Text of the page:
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Endogenous Growth Through Investment-Specific Technological Change

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  • Gregory W. Huffman

    () (Department of Economics, Vanderbilt University)

Abstract

This paper examines a model in which growth takes place through investment-specific technological change, which in turn is determined endogenously through research spending. In particular, the role of the degree of substitutability between research spending and new capital construction is explored. It is shown that the effect of a change in the capital tax rate on the growth rate can depend on the degree of substitability between research spending and new capital construction. Research subsidies tend to have a larger impact on the growth rate than would an investment tax credit of the same magnitude. Increases in the capital tax rate can increase the growth rate of the economy, even in the absence of externalities. The welfare cost of capital taxation in this model can be negligible. There may be multiple tax rates on capital that achieve the same growth rates. It is demonstrated that in the presence of certain types of positive externalities, the optimal growth rate can be attained through the use of capital taxes -- rather than subsidies.

Suggested Citation

  • Gregory W. Huffman, 2002. "Endogenous Growth Through Investment-Specific Technological Change," Vanderbilt University Department of Economics Working Papers 0218, Vanderbilt University Department of Economics, revised Nov 2002.
  • Handle: RePEc:van:wpaper:0218
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    References listed on IDEAS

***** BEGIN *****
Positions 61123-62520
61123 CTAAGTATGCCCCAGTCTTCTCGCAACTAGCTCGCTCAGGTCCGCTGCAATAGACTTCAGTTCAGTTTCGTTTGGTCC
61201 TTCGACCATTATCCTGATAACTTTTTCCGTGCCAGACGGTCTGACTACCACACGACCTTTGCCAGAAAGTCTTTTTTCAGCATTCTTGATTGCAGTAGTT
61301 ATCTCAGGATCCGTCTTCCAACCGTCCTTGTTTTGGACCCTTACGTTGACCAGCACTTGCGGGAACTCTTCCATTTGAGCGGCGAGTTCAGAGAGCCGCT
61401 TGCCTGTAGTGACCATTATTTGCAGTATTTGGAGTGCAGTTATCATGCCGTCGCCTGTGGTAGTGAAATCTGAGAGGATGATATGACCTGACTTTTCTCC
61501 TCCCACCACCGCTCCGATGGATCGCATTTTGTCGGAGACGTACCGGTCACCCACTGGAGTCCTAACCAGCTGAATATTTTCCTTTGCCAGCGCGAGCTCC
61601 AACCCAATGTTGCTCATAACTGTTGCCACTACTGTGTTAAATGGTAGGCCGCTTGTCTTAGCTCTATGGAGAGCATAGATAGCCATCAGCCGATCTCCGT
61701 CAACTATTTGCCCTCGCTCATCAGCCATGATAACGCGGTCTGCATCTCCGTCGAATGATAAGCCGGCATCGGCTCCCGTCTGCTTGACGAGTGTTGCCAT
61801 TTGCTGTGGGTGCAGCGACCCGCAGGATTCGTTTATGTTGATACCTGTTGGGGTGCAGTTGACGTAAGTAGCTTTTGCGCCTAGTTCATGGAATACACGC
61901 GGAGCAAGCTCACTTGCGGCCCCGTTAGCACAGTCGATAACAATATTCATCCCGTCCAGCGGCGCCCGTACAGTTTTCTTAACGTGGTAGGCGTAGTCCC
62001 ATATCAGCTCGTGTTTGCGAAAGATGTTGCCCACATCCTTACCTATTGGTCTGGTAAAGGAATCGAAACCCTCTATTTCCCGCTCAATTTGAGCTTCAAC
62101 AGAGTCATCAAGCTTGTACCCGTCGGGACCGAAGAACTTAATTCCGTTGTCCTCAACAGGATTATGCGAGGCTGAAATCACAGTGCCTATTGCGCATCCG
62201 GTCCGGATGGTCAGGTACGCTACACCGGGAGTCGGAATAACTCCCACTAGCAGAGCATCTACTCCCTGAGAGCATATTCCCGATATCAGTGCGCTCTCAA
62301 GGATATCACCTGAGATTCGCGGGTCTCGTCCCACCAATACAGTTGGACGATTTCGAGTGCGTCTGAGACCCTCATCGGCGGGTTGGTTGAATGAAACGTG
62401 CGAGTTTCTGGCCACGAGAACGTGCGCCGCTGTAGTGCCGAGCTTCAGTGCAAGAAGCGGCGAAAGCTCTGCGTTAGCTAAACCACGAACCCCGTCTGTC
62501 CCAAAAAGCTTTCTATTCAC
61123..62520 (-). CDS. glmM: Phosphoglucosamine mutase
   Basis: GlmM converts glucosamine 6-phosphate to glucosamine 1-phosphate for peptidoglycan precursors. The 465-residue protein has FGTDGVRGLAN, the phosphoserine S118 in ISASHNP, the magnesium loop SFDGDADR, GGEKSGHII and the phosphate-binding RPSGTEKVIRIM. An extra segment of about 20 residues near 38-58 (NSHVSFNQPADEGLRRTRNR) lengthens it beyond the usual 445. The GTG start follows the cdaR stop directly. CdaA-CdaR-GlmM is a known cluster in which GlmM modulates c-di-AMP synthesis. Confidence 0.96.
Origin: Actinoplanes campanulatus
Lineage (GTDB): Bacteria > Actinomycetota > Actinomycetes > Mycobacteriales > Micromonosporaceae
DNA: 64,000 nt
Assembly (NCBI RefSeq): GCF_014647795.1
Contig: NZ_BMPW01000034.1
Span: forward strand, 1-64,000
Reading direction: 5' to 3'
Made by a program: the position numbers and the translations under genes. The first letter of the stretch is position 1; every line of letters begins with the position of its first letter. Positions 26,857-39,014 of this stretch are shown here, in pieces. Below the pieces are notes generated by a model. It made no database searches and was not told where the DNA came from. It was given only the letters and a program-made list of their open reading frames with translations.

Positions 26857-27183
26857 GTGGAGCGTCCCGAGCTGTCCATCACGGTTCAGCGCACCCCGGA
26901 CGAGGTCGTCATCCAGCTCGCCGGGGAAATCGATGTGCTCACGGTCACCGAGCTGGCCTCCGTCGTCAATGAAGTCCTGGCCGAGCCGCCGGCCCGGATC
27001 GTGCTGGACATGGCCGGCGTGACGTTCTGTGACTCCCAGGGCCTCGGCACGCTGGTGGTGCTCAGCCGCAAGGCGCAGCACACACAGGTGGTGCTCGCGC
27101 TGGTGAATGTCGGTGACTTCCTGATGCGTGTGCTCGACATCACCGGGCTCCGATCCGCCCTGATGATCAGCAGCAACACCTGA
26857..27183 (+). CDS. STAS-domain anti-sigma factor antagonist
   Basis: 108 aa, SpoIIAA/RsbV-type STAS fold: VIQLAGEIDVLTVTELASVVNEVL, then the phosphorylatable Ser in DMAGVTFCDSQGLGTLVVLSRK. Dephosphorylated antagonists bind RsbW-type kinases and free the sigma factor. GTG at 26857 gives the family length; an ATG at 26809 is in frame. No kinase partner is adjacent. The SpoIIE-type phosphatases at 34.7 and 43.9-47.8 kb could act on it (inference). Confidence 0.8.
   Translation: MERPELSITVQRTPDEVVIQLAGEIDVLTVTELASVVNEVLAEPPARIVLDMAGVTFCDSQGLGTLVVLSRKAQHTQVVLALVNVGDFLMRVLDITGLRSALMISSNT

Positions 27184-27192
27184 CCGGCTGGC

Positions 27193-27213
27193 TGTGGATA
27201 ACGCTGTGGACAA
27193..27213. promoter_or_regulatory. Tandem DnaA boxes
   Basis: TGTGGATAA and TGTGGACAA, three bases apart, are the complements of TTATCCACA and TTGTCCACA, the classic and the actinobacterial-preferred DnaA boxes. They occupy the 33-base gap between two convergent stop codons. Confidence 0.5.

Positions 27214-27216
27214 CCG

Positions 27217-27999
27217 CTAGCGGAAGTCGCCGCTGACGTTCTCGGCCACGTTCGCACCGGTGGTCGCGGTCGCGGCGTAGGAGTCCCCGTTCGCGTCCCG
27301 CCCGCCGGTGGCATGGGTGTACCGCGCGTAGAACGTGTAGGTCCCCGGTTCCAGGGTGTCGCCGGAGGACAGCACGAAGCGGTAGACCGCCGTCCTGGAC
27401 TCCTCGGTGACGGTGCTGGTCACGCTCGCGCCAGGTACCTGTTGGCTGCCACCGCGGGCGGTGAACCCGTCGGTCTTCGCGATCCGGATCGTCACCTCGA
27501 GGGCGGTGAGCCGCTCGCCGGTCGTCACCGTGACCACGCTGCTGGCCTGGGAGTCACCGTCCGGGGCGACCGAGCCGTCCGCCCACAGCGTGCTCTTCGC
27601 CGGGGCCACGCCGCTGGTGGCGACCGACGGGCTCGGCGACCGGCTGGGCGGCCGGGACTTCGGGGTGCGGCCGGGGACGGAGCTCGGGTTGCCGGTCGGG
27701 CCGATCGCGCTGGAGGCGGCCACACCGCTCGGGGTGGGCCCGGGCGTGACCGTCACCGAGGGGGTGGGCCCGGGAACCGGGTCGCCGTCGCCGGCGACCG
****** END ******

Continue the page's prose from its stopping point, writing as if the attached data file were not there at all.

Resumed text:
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    1. Romer, Paul M, 1986. "Increasing Returns and Long-run Growth," Journal of Political Economy, University of Chicago Press, vol. 94(5), pages 1002-1037, October.
    2. Aiyagari, S Rao, 1995. "Optimal Capital Income Taxation with Incomplete Markets, Borrowing Constraints, and Constant Discounting," Journal of Political Economy, University of Chicago Press, vol. 103(6), pages 1158-1175, December.
    3. repec:ucp:bknber:9780226304557 is not listed on IDEAS
    4. Greenwood, Jeremy & Hercowitz, Zvi & Krusell, Per, 1997. "Long-Run Implications of Investment-Specific Technological Change," American Economic Review, American Economic Association, vol. 87(3), pages 342-362, June.
    5. Michael Gort & Jeremy Greenwood & Peter Rupert, 1999. "Measuring the Rate of Technological Progress in Structures," Review of Economic Dynamics, Elsevier for the Society for Economic Dynamics, vol. 2(1), pages 207-230, January.
    6. Robert J. Gordon, 1990. "The Measurement of Durable Goods Prices," NBER Books, National Bureau of Economic Research, Inc, number gord90-1.
    7. Rebelo, Sergio, 1991. "Long-Run Policy Analysis and Long-Run Growth," Journal of Political Economy, University of Chicago Press, vol. 99(3), pages 500-521, June.